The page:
The biggest department stores in the mid-1960s were Macy's, Hudson's, and Marshall Field. Hudson's had 25 floors; two of its four below-ground floors were basement stores, where 60 departments did up to 25% of the store's business. At its peak in mid-century, Hudson's employed over 12,000 employees and welcomed 100,000 shoppers a day. Hudson’s even had its own telephone exchange (Capitol), and the nation's third largest switchboard, with only by the Pentagon and the Bell System larger.
Across all major cities, the downtown department stores were enormous, with elevators and escalators. In Chicago, the Marshall Field's flagship store occupied an entire city block and featured a 13-story sky lit atrium. Many other cities had their own iconic stores: Dayton’s in Minneapolis, Wanamaker’s in Philadelphia, Kaufmann’s in Pittsburgh, Bamberger’s in Newark, The Bon Marche in Seattle, Bullock’s in Los Angeles, The Emporium in San Francisco, Famous-Barr in St. Louis, Filene’s in Boston, Foley’s in Houston, Goldwater’s in Phoenix, L.S. Ayres in Indianapolis, Lazarus in Columbus, Meier and Frank in Portland, Oregon. Eventually many of these stores came under the Macy’s Corporation.
The department store as we know it today, is a large retail establishment that sells a wide variety of personal and household products, got its start in the 19th century. The downtown department store dominated the retail scene throughout the first half of the 20th century. Department stores stocked just about everything from clothing, shoes, cosmetics, jewelry, toys, books, sporting goods, gourmet foods, household appliances, and furniture. They had restaurants and services such as photo studios, post offices, all while having special events like fashion sho...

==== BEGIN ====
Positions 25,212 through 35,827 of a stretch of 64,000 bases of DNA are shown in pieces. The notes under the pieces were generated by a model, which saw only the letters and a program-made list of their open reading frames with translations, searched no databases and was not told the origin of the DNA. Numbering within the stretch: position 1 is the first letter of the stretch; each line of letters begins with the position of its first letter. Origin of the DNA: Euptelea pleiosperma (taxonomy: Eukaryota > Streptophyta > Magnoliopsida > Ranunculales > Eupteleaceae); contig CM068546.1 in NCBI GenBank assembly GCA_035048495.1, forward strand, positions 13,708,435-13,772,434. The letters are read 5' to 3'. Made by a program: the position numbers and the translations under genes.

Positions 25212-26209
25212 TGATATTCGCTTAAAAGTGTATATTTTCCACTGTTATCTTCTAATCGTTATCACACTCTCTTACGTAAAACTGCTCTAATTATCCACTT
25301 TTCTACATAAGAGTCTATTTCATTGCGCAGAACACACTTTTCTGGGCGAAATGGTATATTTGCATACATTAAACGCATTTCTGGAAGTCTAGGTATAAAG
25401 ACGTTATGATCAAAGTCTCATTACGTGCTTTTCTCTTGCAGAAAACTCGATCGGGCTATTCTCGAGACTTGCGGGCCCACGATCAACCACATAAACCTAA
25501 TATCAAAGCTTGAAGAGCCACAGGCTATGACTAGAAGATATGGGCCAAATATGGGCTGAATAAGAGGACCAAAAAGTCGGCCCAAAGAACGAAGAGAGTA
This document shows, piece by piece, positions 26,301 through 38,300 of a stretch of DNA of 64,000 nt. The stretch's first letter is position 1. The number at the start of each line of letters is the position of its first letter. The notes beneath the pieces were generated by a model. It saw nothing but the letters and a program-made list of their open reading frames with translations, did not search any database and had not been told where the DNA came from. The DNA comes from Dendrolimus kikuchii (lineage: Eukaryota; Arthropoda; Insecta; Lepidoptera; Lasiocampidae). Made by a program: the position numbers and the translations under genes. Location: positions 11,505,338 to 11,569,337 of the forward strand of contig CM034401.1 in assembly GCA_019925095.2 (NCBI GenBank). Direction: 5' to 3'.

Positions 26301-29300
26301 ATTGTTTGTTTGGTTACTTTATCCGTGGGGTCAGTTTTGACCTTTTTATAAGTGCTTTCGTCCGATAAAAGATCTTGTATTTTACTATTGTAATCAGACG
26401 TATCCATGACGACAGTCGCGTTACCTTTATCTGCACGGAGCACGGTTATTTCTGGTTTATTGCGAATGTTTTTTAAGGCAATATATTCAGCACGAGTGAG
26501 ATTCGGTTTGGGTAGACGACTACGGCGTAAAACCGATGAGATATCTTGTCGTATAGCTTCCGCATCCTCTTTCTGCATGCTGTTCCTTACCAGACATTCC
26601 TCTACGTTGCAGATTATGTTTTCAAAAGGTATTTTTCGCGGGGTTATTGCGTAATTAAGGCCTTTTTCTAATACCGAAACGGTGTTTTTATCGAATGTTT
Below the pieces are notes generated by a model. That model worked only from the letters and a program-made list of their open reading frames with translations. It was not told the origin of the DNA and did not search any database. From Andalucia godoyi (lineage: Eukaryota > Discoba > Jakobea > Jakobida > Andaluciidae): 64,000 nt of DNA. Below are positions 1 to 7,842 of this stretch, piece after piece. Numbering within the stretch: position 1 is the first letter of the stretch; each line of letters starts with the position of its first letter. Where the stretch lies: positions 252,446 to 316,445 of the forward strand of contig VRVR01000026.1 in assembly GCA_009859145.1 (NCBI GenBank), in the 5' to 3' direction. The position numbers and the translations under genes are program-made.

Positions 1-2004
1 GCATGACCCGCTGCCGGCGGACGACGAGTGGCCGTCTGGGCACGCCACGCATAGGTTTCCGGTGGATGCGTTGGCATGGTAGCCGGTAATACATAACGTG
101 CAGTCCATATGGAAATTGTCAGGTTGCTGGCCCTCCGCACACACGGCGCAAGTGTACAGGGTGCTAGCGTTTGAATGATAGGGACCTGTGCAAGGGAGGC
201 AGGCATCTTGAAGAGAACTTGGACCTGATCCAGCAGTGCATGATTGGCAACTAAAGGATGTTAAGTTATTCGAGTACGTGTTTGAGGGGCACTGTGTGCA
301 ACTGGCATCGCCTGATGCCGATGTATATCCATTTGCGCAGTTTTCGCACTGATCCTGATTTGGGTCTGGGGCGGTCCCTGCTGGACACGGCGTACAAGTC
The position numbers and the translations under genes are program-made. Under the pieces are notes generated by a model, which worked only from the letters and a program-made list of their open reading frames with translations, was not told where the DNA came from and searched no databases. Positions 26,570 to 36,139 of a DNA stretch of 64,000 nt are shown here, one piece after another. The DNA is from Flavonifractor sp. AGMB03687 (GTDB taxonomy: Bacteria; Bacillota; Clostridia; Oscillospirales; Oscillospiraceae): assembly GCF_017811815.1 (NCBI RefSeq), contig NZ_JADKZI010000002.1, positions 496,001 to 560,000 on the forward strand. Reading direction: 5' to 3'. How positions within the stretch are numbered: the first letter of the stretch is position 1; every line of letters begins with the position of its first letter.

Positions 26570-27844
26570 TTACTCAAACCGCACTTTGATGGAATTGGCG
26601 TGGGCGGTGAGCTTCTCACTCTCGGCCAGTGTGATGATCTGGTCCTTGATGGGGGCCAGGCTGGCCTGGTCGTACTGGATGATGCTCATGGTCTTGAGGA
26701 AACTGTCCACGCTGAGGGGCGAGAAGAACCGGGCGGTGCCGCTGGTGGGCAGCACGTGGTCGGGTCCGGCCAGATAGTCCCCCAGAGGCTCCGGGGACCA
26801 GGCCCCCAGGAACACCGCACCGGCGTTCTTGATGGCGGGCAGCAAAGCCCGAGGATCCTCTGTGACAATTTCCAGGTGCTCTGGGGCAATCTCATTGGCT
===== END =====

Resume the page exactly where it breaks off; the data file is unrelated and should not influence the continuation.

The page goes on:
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...dings over the next few decades. There are many reasons why Americans often prefer online shopping to in-person store browsing: no need to make a trip to the mall, no pressure from salesmen, the appeal of bargain shopping sites and fewer distractions. Online shopping helps consumers focus, and they may even find better deals on the Internet than they'd receive at a mall. The benefits of avoiding malls are still greater than shopping inside the overwhelming, buildings, as some truly like online shopping better. While around a third of malls (and solely the largest and newest of the bunch) are still going strong across the United States, once-appealing mall perks are not just able to persuade customers to leave their homes, not when we can purchase items at a discounted price online from our homes while also browsing the internet, using social medial, or even working.
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